Since we’re on bad news, there was more from Europe, as two-time FIM 500cc World Champion Bengt Aberg passed away. The 76-year-old was suffering from diabetes. He’s the second former world champion to pass in 2021, preceded by Belgium’s Joel Robert. Coincidentally, in 1969 and ’70, when Aberg was 500cc World Champion, Robert was 250cc World Champion. They were featured together in a scene from Bruce Brown’s On Any Sunday, which our friend Brett Smith from @wewestfast posted on Instagram:
Bengt Aberg was best known for his time with Husqvarna. He also raced a Bultaco late in his career to a stunning 1-1 win in the 1974 FIM Motocross des Nations, which was ironically held in Husqvarna, Sweden—home of the factory he used to race for. Just as incredible was the fact that, three years later, well past his 30th birthday, Aberg won the first moto at the ’77 500cc Grand Prix of Luxembourg aboard a Yamaha XT500 four-stroke, against the likes of Roger De Coster and Heikki Mikkola! It was akin to Doug Henry winning the ’97 Las Vegas Supercross aboard a thumper, only it didn’t quite start a revolution the way Henry’s win did 20 years later. Godspeed, Bengt Aberg.
Back to the present and Daytona. By now we’ve hashed and rehashed all the happenings and highlights of the Daytona SX, the RCSX (which was incredible in its size as well as the racing, as it was part of the SX Futures program for the first time, which brought out top young talent from all over the country in the hopes of someday advancing to Monster Energy AMA Supercross), as well as the GNCC at Palatka, which had nearly 2,000 competitors, while running at the same time and only 70 miles away from the Daytona Supercross. Those were all really, really positive signs for the sport as we come out of this pandemic and hopefully get back to normal soon. But I will say that all of the good news and good racing at Bike Week was overshadowed for a lot of us by the terrible misfortune of our friend Todd DeHoop. Here’s hoping the very best for him and his family, and a complete recovery for #25.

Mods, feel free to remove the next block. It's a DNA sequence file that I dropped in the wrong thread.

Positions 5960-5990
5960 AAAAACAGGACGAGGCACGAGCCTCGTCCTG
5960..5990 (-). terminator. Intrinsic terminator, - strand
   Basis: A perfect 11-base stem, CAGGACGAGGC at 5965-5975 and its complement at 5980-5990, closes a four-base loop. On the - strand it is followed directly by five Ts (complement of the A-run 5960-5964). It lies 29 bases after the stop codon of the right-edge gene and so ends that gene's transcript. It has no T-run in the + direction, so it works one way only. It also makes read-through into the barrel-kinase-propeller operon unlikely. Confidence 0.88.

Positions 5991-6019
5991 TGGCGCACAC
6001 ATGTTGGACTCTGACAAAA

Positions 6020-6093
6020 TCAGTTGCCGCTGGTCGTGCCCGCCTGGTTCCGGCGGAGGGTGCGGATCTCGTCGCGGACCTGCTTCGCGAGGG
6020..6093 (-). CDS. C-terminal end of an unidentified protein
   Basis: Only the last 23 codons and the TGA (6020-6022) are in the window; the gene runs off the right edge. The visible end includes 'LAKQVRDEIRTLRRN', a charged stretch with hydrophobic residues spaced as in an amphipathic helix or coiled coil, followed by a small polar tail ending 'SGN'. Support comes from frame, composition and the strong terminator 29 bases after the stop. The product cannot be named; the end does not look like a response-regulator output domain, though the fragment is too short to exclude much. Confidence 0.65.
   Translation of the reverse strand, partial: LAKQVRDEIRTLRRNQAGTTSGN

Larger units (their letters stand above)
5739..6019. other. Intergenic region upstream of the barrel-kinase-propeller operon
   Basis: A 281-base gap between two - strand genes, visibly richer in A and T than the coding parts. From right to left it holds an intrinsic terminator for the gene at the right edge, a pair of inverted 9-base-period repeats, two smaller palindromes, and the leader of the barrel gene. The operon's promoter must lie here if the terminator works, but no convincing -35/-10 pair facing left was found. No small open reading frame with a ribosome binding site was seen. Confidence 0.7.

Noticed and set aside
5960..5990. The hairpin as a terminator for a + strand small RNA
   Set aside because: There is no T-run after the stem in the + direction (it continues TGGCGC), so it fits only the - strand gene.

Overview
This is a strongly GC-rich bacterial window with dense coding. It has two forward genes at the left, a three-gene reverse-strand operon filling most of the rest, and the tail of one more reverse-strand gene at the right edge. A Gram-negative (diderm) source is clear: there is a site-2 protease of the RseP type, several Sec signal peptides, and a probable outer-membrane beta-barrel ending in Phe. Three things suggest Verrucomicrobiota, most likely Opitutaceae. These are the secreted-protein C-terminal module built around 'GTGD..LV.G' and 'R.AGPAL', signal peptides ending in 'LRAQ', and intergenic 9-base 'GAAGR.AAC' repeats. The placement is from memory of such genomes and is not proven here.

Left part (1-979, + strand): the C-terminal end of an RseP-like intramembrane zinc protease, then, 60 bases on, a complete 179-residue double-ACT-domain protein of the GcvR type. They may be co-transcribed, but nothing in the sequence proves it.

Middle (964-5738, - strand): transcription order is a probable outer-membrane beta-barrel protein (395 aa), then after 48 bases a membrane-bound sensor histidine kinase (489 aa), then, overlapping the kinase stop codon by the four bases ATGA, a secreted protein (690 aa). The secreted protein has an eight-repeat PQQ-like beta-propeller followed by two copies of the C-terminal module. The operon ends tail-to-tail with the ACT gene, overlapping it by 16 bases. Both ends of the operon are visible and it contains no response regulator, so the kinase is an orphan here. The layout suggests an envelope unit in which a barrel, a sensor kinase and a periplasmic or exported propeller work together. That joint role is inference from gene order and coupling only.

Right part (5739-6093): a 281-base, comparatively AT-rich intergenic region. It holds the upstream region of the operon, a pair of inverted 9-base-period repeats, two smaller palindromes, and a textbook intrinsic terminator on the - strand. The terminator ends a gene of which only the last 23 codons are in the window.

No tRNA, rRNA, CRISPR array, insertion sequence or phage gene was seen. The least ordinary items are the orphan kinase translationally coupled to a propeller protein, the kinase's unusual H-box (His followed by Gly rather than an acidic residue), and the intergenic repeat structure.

Finally, to see more from Bike Week—and not just the racing part of it—check out Speed Sport: Live from Bike Week, featuring longtime friends and TV cohosts Ralph Sheheen and Jeff Emig, which airs tomorrow at 4 pm on MAVTV. It should be a lot of fun to see these two reunited for what was the 80th Daytona Bike Week!
Oh, and how cool is Monster Energy/Star Racing Yamaha’s Christian Craig and his “Never Give Up” award? Check it out:
"Excited to share the NEVER EVER GIVE UP Award, which will give $500 to the 41st 450 qualifying rider during all three Dallas SX rounds (& hopefully more). We are so grateful for your support to our brand and want to give back to the sport ❤️"
No Drama Dungey (Jason Weigandt)
I feel like the “move” Cooper Webb pulled on Ken Roczen at Daytona wasn’t much of anything (they didn’t even make contact), but when a title is on the line between two high-profile riders, things have a tendency to ignite. As I wrote this week, this wasn’t even the most aggressive move of the night, but it has been all the talk this week. Of course Kenny really poured gas on the fire with his post-race interview, where he said he’s tired of these games, and I liked that just because we ask for the riders to be raw and unfiltered with their thoughts, and that’s what we got. For anyone watching, this just makes the chase more exciting.